It is perhaps not that important to wonder if Before Midnight is just the latest entry in what is to be a long running series or the fabulous ending to a beautiful trilogy, for as they are each film works wonderfully on their own merits. And yet as a whole, as a tapestry taken across years, across decades, Linklater, Delpy, Hawke and their collaborators have tapped into the very essence of what cinema can do to us and for us. Cinema keeps us healthy. It keeps us learning; keeps us curious. It keeps us growing. Celine and Jesse will remain the same, and yet they've already grown up, and will grow even more. So whether we see them again or not, they're not done yet, because we aren't either.
What's fascinating about the Linklater of today versus the Linklater of the Slacker era, is that not much has changed in the filmmaker, and yet everything has, in large part because of the American cinematic landscape he helped to broaden. On a practical level, he's been able to balance experimental projects like A Scanner Darkly and Tape with more traditional fare like Me And Orson Welles. At his most straight-forward, Richard Linklater is fascinated by people. Most of his films expound upon the quest of the individual as much as they do various forms of community. He remains a resident of Austin, Texas, and for the most part works with a tight-nit group of collaborators (Hawke alone has been in seven of Linklater's features and will be appearing in the long-in-production Boyhood down the line). This is all very well and good, and very encouraging for young filmmakers who find themselves perhaps aghast in the shifting sands of the industry today. To me, to someone who takes in the world just as much with his heart as he does his head, it is Linklater's sensitivity and inquisitiveness, his child-like wonder and glee, his equal parts tempered and elated intellectualism that makes me feel and makes me think he will remain a vital and important filmmaker for years to come. If anything then I do not idolize this man but recognize him as a kindred spirit. Which, considering the communal nature present in many of his films, feels like a far, far healthier attitude for me to hold dear.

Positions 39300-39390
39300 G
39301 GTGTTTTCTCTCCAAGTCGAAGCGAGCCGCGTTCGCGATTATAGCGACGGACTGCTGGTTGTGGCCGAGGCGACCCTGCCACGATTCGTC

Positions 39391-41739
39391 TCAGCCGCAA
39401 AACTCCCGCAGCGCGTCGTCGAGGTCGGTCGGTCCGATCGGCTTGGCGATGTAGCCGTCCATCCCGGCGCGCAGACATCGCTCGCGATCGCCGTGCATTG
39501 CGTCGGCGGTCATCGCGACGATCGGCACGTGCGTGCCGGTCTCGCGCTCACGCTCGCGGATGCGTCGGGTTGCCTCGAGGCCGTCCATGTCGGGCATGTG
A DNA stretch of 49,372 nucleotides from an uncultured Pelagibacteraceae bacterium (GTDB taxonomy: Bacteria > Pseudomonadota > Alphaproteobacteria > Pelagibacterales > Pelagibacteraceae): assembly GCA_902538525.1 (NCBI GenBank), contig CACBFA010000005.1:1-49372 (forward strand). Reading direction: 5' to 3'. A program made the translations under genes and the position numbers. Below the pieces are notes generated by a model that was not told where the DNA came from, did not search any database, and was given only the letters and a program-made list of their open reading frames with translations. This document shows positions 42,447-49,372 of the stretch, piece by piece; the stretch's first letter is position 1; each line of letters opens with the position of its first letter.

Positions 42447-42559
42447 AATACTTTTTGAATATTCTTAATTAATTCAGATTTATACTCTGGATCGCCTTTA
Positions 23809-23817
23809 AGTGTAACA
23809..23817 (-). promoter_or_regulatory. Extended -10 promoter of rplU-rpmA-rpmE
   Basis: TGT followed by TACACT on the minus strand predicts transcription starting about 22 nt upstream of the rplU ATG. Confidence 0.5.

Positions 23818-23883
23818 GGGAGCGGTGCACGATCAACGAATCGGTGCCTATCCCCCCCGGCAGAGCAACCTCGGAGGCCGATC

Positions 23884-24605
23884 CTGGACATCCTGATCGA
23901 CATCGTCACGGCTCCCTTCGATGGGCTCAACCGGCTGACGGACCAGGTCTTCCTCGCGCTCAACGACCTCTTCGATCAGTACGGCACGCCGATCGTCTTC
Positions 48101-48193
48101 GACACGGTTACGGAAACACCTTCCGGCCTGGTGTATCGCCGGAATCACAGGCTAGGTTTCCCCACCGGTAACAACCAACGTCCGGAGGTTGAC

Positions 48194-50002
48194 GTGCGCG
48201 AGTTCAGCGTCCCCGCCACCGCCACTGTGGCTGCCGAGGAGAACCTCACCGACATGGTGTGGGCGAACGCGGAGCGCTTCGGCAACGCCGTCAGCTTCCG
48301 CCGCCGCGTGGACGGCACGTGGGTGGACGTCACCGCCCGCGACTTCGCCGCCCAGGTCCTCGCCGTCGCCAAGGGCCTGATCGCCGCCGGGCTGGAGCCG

Before Midnight will expand across the U.S. in the coming weeks, and will be in most parts of Europe by the end of June. Check your local listings for exact dates.